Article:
'Muslim Spain' vies for moment in the sun as halal tourism takes off

With Islamic heritage, top football teams, Mediterranean climate and diverse gastronomy, tourism operators say Spain has the right ingredients

Powered by automated translation

MADRID // The Alhambra is a hilltop palace at the foot of the Sierra Nevada mountains that was originally built for military purposes but, nearly seven centuries later, stands as one of the most exquisite monuments of Al Andalus, also known as Muslim Spain.

The palace, named from the Arabic al-qala’a al-hamra meaning ‘the red castle’, and its capital, Granada, hold immense symbolic value as the Emirate of Granada was the last Muslim dynasty on the Iberian Peninsula to relinquish power to the Catholic Kingdom of Castile, in 1492.

With an eye on this history, Spain is vying for a larger share of the halal tourism market, the fastest-growing segment in the travel industry, expected to be worth $274 billion by 2023, according to the State of the Islamic Economy Report 2018/19.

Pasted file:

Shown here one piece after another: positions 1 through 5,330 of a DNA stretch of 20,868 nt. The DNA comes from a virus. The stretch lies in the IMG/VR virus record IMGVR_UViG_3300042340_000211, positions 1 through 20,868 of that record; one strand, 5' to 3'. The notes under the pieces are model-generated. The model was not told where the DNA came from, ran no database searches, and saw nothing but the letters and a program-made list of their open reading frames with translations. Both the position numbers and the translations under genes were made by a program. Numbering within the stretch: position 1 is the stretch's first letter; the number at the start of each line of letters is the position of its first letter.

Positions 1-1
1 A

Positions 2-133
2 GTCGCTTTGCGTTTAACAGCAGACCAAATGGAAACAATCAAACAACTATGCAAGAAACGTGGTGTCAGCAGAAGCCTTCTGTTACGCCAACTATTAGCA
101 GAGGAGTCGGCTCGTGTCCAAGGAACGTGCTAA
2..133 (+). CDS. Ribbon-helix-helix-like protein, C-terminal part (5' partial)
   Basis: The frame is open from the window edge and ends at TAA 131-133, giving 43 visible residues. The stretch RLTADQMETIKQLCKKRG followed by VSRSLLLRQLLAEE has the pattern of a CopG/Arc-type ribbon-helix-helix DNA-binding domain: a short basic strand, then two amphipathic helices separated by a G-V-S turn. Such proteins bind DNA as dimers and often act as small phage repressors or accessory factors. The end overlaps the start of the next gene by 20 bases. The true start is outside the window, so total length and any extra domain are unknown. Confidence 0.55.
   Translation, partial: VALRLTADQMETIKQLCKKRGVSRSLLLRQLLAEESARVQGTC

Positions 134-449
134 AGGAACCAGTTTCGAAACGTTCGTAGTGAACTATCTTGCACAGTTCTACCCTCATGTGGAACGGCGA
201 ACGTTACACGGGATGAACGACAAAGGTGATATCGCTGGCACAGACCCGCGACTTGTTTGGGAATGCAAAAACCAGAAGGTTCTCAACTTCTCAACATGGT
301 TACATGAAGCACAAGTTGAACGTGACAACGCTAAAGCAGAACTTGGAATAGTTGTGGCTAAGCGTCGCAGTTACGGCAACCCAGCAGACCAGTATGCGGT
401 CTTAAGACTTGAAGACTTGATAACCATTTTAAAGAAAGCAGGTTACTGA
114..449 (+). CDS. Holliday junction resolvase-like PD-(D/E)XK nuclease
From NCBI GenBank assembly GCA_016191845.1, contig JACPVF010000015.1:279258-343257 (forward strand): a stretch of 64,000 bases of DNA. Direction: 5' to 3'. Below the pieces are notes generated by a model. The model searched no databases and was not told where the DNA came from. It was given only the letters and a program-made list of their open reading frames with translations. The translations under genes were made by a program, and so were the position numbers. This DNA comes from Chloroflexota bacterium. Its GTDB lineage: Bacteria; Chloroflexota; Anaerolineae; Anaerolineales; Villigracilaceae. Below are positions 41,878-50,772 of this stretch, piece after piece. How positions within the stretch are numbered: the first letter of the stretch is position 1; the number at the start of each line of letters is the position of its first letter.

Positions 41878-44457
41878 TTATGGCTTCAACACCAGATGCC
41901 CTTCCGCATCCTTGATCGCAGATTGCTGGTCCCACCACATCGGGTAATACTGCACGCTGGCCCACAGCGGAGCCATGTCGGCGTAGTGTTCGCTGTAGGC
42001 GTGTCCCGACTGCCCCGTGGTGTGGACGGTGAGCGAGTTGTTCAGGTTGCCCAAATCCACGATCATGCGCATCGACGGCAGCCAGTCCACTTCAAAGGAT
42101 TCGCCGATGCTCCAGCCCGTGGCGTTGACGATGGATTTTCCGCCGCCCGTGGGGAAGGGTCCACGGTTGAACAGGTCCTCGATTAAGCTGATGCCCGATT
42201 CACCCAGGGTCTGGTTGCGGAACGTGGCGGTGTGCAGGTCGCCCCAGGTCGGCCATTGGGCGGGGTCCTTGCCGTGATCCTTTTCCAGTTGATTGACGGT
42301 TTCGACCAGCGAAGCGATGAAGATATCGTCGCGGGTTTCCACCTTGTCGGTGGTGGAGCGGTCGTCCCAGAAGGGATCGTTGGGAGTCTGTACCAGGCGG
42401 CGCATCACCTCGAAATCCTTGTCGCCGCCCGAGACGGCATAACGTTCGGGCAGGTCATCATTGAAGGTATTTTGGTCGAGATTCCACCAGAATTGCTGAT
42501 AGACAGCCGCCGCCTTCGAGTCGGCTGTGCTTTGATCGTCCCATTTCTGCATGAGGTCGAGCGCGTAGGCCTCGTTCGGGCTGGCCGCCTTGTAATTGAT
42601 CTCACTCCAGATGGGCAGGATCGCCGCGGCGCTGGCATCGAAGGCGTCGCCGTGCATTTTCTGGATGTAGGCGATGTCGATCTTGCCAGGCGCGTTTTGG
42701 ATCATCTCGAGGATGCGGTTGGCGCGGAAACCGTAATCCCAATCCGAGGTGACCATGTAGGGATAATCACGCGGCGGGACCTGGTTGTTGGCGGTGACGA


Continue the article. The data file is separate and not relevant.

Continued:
With its rich Islamic heritage, top football teams, Mediterranean climate and diverse gastronomy, tourism operators say Spain has the right ingredients to become an attractive halal tourism destination.

“The combination of Spain’s Islamic legacy, European history and glamour are not found anywhere else,” says Flora Saez, co-founder of Nur&Duha Travels, the first operator to offer halal tourism services in Spain.

Several operators in Spain are dedicated to halal tours, which typically weave between Barcelona, Madrid and Andalusia’s key historic cities – Granada, Cordoba and Seville. Others take in additional Spanish destinations, or tag on journeys to Portugal or Morocco.

Six consecutive years of record-breaking arrivals have made Spain the second most-visited country globally. Over 82 million tourists visited Spain in 2018, approximately two million of whom were Muslims from outside the EU.